Session Backup and Restoration
One general approach to preserving user reachability in the event of session breach is to save all information associated with user sessions to an alternate location and restore that information in the event of an RNSM failure. This general approach can be implemented in many different ways, some of which are described below.
For example, in a first approach, all sessions hosted on a particular RNSM, known as the primary RNSM, may be stored on another RNSM, known as the backup RNSM, that is dedicated to the function of storing the session data for the primary RNSM. In this approach, each RNSM in the RNC chassis has a designated backup RNSM that is idle until it takes over the function of a failed primary RNSM. The backup RNSM constantly monitors the correct functioning of the primary RNSM and, in the event of failure of the primary RNSM, assumes the function of that primary RNSM and activates its copy of the user sessions that existed on the primary RNSM. The processing capacity of the RNC is, therefore, constrained to that of half the number of RNSMs in that RNC. This approach is known as 1:1 RNSM Redundancy.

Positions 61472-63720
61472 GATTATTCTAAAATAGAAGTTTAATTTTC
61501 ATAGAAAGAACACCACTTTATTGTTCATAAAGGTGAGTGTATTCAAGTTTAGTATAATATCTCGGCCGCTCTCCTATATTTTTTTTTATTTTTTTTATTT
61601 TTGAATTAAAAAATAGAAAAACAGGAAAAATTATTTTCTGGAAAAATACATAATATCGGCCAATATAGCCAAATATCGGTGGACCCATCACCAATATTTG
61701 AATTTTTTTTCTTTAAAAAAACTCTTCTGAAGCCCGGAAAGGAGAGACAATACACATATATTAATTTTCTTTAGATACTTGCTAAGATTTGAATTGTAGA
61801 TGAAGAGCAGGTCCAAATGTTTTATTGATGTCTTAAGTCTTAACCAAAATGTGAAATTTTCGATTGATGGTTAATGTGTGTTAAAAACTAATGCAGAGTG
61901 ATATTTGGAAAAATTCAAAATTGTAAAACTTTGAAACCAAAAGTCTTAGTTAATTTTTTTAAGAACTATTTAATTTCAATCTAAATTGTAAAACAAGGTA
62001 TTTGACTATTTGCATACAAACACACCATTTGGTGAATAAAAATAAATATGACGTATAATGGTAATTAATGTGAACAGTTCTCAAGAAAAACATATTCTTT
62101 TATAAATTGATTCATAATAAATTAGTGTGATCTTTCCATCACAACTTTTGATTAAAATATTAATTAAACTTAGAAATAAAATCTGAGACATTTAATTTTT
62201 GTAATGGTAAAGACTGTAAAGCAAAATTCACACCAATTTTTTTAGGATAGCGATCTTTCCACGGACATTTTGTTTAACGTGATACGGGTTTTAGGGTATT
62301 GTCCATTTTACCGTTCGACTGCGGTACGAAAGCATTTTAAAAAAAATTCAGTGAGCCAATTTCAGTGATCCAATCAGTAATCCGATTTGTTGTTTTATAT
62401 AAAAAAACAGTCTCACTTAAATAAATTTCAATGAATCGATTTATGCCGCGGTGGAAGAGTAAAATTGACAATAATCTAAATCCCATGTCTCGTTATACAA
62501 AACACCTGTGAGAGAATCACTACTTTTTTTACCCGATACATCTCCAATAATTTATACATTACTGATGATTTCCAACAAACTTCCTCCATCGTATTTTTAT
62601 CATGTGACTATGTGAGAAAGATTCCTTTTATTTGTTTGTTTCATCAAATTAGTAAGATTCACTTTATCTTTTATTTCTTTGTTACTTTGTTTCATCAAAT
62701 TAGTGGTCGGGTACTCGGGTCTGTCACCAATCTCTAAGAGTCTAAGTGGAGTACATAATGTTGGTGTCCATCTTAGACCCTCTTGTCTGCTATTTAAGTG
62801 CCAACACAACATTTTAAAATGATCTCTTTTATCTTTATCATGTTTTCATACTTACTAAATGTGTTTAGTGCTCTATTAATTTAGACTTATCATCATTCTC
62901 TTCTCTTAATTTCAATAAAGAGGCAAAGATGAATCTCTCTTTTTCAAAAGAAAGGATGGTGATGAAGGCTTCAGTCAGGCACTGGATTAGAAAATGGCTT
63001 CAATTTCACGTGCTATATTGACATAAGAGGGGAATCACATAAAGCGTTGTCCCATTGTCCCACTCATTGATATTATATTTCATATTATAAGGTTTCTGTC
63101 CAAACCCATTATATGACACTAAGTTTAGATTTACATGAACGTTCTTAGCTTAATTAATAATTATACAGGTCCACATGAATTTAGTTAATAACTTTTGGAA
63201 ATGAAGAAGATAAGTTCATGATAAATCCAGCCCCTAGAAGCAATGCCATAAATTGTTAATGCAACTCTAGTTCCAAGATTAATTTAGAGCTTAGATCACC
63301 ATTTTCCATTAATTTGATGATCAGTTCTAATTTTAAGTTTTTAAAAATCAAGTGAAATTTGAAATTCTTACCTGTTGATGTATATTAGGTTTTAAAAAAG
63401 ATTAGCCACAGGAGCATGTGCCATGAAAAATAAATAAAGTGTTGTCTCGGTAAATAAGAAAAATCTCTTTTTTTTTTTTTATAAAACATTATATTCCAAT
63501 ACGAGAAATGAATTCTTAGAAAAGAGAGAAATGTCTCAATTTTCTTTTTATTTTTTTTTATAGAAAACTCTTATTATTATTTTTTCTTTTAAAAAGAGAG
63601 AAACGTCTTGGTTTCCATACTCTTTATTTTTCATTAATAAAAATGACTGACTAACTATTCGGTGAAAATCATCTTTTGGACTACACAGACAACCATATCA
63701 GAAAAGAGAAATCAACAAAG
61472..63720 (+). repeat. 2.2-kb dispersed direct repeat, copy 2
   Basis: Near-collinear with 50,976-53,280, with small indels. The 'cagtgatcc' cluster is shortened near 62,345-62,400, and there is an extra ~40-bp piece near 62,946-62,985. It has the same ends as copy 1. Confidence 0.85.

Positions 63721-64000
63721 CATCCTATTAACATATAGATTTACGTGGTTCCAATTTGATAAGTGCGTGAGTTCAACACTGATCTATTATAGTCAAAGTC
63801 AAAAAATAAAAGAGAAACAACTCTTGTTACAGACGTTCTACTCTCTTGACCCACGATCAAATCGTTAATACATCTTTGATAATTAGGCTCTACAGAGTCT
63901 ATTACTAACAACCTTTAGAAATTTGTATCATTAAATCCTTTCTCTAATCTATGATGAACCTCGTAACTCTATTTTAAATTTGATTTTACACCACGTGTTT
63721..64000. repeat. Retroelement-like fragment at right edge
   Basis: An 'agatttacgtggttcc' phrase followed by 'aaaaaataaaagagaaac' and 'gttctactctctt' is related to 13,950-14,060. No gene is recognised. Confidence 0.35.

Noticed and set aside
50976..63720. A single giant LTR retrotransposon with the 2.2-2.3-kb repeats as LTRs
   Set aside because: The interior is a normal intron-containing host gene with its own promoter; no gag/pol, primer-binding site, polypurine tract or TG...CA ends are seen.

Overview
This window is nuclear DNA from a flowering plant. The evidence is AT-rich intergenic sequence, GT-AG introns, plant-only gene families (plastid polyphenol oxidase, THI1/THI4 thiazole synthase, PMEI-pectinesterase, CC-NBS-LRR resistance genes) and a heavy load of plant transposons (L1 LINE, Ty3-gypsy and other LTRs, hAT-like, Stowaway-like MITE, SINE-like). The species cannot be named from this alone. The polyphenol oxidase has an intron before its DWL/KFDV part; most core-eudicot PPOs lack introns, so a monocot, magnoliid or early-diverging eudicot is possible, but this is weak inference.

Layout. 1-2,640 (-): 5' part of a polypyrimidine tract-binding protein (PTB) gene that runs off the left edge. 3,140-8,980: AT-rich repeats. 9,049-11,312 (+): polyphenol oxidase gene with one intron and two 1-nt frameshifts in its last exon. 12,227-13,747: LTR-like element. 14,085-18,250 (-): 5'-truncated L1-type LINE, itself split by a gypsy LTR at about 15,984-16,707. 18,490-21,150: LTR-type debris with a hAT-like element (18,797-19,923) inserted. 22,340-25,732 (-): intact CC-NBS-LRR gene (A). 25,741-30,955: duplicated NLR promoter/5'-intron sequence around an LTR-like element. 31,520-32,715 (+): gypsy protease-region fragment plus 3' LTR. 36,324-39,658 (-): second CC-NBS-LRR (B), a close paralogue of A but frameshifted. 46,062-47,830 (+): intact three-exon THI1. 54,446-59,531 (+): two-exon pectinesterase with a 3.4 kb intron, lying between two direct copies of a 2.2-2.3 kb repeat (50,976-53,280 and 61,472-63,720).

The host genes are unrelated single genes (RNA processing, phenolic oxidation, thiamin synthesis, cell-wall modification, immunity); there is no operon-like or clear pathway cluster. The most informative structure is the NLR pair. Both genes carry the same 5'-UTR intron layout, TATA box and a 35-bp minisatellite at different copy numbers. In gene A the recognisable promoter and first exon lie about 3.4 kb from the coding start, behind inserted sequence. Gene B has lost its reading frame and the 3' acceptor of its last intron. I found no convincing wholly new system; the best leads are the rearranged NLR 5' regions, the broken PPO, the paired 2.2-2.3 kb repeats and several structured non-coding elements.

In a second approach, a group of primary RNSMs is protected by a single backup RNSM that stores a copy of the session state for all of those primary RNSMs simultaneously. This backup RNSM constantly monitors the correct functioning of all its primary RNSMs and, in the event of failure of any primary RNSM, assumes the function of that primary RNSM and activates its copy of the user sessions that existed on that primary RNSM. The processing capacity of the RNC is, therefore, reduced by one RNSM for every group of protected primary RNSMs. This approach is known as 1:N RNSM Redundancy, where N is the number of primary RNSMs protected by a single backup RNSM.
A third approach involves storing a copy of the session state for any given RNSM on a single RNSM that is itself a primary RNSM. In this model, pairs of RNSMs are associated so that each is the backup RNSM for the other. This model is known as the “buddy system” and is depicted in
A fourth approach involves storing a copy of the session state for any given RNSM across all other RNSMs in the RNC. Thus, every RNSM is maintaining its own sessions and a copy of some of the sessions from every other RNSM in the RNC. In the event of an RNSM failure, each of the other RNSMs in the RNC activates its copy of the user sessions associated with the faulty RNSM.
A fifth approach involves storing a copy of the session state for all RNSMs in the RNC on a centralized resource within the RNC, for example the system controller.